Every year, all teachers look forward to Valentine’s Day! The most wonderful of all days! It’s a day filled with full classroom harmony and inspiring teaching moments. Right? Wait! Is it Valentine’s Day yet? On February 14th, the degree of enthusiasm among children is at an all-time high. It’s like mixing Halloween and Christmas into one. On this day, most teachers are barely scraping by! There are, however, some things that teachers may integrate into this fun-filled day to enrich the day for children while also assisting the teacher in maintaining their sanity. Of course, the day will feature the customary nibbling and exchanging of valentine cards, but here are ten Valentine’s Day activities that have been teacher-tested and are ready to use in your classroom.
1. Animals with a heart
Making heart animals is a tried-and-true Valentine’s Day pastime that youngsters adore. There are a plethora of choices: bird, bunny, crab, hippo, dog, elephant, and so on. They’re quick and simple to make! Check out DLTK-Growing Together for a wide range of possibilities.
A wonderful STEAM building project is to use heart-shaped marshmallows and toothpicks, which are easily available around Valentine’s Day. Assign a particular quantity of marshmallows and toothpicks to each student or group of students. Then set a time limit to determine who can construct the largest and/or most stable structure.
3. Hearts for conversation
This Valentine’s Day candy staple can be used for a variety of fun activities. You can undertake a variety of arithmetic activities, including graphing. Students can graph the hearts by sorting them by color or by the phrases inscribed on them. Students can use conversation hearts to see who can build the tallest tower in another STEAM activity.
4. Acts of compassion at random
The week leading up to Valentine’s Day is an excellent time to teach your kids about the joys of doing good for others. Doing surprise acts of kindness for them is the best approach to help them get into the spirit. Then, as a class, you can choose someone else at school for whom you want to do something nice. You might be surprised at how enthusiastic pupils are about helping others.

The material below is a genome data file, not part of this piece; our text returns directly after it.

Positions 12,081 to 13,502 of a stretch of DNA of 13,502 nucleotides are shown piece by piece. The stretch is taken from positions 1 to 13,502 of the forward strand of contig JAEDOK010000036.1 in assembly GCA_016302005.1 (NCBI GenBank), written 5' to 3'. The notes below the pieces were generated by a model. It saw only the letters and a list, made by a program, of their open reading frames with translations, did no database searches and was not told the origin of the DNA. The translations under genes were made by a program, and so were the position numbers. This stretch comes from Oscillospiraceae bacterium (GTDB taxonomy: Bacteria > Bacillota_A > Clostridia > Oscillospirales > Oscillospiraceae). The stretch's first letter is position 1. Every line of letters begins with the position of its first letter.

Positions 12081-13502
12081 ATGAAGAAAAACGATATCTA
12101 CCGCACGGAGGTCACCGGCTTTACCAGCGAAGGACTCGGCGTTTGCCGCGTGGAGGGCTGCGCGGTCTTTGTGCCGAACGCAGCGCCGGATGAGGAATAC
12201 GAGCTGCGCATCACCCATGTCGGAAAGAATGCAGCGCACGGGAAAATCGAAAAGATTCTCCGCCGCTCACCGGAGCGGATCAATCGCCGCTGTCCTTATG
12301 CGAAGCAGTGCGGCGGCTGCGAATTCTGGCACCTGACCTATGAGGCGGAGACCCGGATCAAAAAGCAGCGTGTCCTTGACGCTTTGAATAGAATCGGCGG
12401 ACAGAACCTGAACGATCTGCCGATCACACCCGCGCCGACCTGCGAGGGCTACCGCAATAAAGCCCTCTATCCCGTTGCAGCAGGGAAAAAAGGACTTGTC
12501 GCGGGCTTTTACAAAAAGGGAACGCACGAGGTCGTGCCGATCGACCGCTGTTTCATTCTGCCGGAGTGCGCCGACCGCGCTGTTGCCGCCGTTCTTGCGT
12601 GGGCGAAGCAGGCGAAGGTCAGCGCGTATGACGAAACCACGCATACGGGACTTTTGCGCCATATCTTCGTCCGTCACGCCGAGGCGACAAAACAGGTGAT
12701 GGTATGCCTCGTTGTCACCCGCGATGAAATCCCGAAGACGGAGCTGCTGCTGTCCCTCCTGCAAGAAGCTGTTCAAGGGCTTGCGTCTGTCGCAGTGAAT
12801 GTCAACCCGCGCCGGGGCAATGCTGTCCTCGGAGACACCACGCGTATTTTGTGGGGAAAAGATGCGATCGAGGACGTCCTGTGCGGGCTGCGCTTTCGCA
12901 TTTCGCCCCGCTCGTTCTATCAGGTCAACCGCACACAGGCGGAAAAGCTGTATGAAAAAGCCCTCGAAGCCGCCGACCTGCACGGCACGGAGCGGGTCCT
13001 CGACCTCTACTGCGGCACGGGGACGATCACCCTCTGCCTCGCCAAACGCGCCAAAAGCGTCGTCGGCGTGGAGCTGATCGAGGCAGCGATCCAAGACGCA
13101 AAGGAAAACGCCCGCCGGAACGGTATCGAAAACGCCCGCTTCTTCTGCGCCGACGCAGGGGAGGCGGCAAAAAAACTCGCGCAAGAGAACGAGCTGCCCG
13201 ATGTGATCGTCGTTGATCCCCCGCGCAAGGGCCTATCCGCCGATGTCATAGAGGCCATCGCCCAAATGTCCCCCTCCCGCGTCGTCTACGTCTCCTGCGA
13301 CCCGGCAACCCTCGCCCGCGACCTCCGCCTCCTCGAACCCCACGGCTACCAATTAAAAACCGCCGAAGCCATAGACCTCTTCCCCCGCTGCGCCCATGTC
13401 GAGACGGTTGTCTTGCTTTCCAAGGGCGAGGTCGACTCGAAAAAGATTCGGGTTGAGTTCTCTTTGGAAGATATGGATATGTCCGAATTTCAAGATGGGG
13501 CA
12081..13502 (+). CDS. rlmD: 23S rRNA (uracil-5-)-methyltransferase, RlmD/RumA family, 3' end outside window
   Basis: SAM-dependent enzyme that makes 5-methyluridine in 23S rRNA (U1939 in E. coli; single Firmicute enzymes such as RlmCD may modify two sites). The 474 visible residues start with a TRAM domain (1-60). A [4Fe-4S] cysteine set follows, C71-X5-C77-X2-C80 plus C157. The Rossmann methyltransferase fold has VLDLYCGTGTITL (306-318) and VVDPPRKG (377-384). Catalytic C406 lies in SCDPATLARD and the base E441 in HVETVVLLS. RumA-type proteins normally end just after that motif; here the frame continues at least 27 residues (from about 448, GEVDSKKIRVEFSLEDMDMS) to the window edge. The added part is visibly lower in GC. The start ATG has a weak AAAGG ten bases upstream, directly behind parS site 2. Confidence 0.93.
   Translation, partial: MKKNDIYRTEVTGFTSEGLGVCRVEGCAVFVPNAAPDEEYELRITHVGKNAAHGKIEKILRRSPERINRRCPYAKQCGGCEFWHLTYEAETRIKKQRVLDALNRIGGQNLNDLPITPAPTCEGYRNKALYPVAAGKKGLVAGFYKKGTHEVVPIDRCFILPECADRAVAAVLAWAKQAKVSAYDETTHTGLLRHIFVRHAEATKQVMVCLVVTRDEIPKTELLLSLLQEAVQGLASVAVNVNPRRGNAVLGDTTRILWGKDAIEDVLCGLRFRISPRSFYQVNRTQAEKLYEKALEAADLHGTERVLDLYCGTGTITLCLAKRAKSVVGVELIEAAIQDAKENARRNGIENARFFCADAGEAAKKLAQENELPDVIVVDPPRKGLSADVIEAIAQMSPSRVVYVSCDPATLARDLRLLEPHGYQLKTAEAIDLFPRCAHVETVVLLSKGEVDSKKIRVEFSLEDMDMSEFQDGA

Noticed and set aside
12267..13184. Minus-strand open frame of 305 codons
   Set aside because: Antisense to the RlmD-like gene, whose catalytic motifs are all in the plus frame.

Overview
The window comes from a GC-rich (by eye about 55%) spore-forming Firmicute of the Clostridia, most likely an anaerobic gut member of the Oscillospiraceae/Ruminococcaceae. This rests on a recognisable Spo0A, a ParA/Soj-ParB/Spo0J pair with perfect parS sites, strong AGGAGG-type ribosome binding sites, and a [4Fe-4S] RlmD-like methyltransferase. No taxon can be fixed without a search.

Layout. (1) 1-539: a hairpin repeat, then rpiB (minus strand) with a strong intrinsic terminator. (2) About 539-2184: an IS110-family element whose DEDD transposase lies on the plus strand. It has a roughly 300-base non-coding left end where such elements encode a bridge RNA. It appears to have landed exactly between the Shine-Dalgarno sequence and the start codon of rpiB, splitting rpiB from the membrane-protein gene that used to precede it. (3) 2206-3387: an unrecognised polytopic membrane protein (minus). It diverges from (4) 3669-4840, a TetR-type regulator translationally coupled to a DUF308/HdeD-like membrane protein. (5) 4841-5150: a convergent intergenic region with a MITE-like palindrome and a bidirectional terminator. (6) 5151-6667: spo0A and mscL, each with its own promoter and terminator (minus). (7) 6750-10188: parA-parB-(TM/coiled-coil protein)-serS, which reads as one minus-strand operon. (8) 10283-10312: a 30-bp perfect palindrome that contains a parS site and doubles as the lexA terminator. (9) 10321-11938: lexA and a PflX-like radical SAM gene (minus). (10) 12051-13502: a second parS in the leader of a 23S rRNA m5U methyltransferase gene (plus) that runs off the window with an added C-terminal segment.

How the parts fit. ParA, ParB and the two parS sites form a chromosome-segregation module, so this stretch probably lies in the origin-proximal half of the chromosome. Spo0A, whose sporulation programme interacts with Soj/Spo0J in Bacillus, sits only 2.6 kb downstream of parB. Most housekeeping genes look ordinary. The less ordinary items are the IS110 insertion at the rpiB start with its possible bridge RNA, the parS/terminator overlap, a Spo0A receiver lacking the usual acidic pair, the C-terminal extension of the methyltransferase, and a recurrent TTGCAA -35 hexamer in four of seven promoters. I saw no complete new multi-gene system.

5. Theatrical reading
To perform a reader’s theater, plan ahead of time. You can also perform for parents, other classrooms, or students in different grades. Many popular Valentine’s Day books can be made into reader’s theaters. Happy Valentine’s Day, Curious George by N. Di Angelo, and The Valentine Bears by Eve Bunting and Jan Brett are just a few examples.
6. Day of Appreciation
Show your thanks for the employees by showing your support! This could be a class project or a school-wide initiative. A custodian, teacher assistant, office staff, or other member of the staff can be allocated to each group to send personalized valentine notes of thanks to. There are plenty more wonderful opportunities for acts of kindness!
7. Go on a heart hunt
Want to keep those students moving since they have so much more energy? Try a heart hunt, which is similar to an Easter egg hunt. Hide paper hearts all around the place. Hearts come in a variety of sizes and colors. A point value can be written on the back of each heart. To determine who wins, have kids collect hearts and total up their points. This can be a school-wide event in which classes compete against one another or inside a single class. It combines movement with mathematics!
8. Games of the heart
Another activity that involves movement and stresses exercise is this one. This is an exercise that would benefit from being done in a large environment, such as a gym. Students are separated into groups and assigned to various stations to complete the tasks. Students can earn a letter or a word that is part of a Valentine’s Day word or phrase by completing these stations. The first team to finish the puzzle is the winner! Prizes can be made out of Valentine’s Day stickers, pencils, and other items.
9. Books about Valentine’s Day
I stated before that I used some Valentine’s Day books for reader’s theater. Those novels can, of course, be used for read-alouds. Every year, I do a week-long unit on Eileen Spinelli’s Somebody Loves You, Mr. Hatch, which is my particular favorite. This is an incredible story of a lonely man who receives a Valentine from a secret admirer. Despite an unfortunate mistake, this story ends up being a very beautiful narrative that shows how a simple act of kindness can make a huge impact in someone’s life.
10. L-O-V-E is the tenth letter in the alphabet
Finally, and most crucially, instill in them the value of love. Of course, you say “love,” and your students exclaim, “EWWWWWWWWWWWWWWWWWWWWWWWWWWWWWWWWWWWWWWWWWW This day, on the other hand, is ideal for teaching children the value of loving and caring for their fellow man. Let pupils know that love isn’t always “EWWWWWWWWWWWWWWWWWWWWWWWWWWWWWWWWWWWWWWWWWWWWWWWWWWWWWWWWWWW